In a nutshell, the number of people who are gullible enough to fall for an online scam is tiny compared to the population that has to be sampled. This creates a huge false positive problem, that is, people who respond in some way and, hence, require an expenditure of scammer resources but who ultimately do not follow follow through on being duped.
As the author explains, in these situations, false positives (people identified as viable marks but who do not ultimately fall for the scam) must be balanced against false negatives (people who would fall for the scam but who are not targeted by the scammer). Since targeting is essentailly costless, the main concern of scammers is the false positive: someone who responds to an initial email with replies, phone calls, etc. – that require scammer resources to field – but who eventually fails to take the bait. Apparently, it does not take too many false positives before the scam becomes unprofitable. What makes this problem a serious issue is that the size of the vulnerable population relative to the population that is sampled (i.e., with an initial email) is minuscule.
Scammer solution? Give every possible hint – including self-identifying yourself as being from Nigeria – that you are a stereotypical scammer without actually saying so. Anyone replying to such an offer must be incredibly naive and uninformed (to say the least). False positives under this strategy drop considerably!
UPDATE: Josh Gans was blogging about this last week over at Digitopoly. He’s not convinced of the explanation though. To the extent there are “vigilante” types who are willing to expend resources to mess with scammers, the Easy-ID strategy could incur additional costs. As an interesting side note, in discussing this with Josh, he at one point suggested the idea that when legit firms come across scammers, they should counterattack by flooding them with, e.g., millions of fake/worthless credit card numbers (setting of something like a false positive atom bomb). Just one snag: US laws protect scammers from these kinds of malicious attacks.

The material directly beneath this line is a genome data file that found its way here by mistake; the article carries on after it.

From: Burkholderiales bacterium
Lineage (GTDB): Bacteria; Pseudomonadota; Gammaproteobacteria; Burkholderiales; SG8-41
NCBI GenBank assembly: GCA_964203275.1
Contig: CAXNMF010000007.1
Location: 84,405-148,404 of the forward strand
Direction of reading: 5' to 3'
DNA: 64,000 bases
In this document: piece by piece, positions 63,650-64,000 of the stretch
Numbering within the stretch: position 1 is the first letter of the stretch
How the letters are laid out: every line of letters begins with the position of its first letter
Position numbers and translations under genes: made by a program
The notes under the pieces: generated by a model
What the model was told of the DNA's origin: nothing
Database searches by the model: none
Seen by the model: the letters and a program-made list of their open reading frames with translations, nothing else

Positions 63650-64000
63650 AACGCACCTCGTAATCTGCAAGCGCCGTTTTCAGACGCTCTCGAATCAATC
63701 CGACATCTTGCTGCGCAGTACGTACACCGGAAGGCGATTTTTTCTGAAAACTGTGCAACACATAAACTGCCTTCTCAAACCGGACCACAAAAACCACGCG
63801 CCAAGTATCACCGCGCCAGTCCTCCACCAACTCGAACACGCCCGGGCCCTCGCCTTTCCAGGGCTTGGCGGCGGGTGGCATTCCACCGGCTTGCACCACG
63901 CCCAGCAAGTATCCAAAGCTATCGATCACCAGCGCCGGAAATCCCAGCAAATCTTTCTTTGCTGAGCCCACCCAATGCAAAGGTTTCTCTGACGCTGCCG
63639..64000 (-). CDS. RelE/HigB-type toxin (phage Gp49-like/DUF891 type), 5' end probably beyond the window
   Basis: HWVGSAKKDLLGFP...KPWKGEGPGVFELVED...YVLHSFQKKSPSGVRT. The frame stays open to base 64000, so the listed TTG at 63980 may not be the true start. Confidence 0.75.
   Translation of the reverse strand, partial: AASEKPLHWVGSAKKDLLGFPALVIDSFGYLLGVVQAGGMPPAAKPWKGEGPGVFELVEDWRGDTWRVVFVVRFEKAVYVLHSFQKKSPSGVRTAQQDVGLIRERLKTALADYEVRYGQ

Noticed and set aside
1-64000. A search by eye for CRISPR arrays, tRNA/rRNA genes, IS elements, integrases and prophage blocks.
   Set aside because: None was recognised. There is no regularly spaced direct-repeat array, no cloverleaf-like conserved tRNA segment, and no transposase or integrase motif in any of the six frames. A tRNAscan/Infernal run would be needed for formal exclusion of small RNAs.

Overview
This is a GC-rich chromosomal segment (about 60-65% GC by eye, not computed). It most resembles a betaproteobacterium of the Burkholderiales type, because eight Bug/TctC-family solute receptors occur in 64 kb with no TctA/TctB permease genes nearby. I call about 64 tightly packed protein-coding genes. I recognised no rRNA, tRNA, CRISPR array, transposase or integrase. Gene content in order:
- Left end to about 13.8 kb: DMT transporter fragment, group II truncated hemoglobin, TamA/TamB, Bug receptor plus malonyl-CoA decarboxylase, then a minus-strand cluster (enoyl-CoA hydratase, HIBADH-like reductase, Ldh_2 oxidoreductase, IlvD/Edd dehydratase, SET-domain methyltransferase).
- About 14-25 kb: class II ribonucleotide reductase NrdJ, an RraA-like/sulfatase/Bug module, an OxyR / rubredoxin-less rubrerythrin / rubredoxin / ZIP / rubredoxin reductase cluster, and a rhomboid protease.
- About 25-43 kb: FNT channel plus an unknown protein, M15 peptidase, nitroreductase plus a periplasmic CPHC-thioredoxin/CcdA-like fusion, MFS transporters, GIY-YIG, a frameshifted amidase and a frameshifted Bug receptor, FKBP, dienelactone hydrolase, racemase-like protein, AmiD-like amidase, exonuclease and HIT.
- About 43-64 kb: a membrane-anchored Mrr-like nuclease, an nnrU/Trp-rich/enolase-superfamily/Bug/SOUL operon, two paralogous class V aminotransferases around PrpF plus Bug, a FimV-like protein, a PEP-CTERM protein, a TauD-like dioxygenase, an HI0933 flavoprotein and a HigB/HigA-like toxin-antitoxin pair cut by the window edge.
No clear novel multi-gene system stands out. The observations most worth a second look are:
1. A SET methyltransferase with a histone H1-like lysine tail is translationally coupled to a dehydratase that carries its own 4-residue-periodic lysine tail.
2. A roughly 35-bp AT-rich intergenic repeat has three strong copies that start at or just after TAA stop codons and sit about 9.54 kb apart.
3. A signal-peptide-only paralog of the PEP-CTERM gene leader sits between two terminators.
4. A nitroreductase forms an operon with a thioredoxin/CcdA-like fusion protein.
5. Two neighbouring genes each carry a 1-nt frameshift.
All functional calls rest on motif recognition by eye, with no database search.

Freek’s latest post on confirmation bias notes that intellectual commitments can bias which research findings one believes. The tone of the post is that we would all be better off if such biases didn’t exist, but there is definitely a tradeoff here. Greater objectivity tends to go with lower intensity of interest in a subject. (Disinterested and uninterested are correlated, for those old-timers who remember when those words had different definitions.) That’s why you often find that those with strong views on controversial topics–including those with minority or even widely ridiculed opinions–often know more about the topic, the evidence, and the arguments pro and con than “objective” people who can’t be bothered to dig into the matter. Other than partisanship, the only thing that will get people interested enough to seriously assess competing claims is a personal stake in the truth of the matter. (And in all cases, Feynman’s admonition that the easiest person to fool is yourself should be borne in mind.)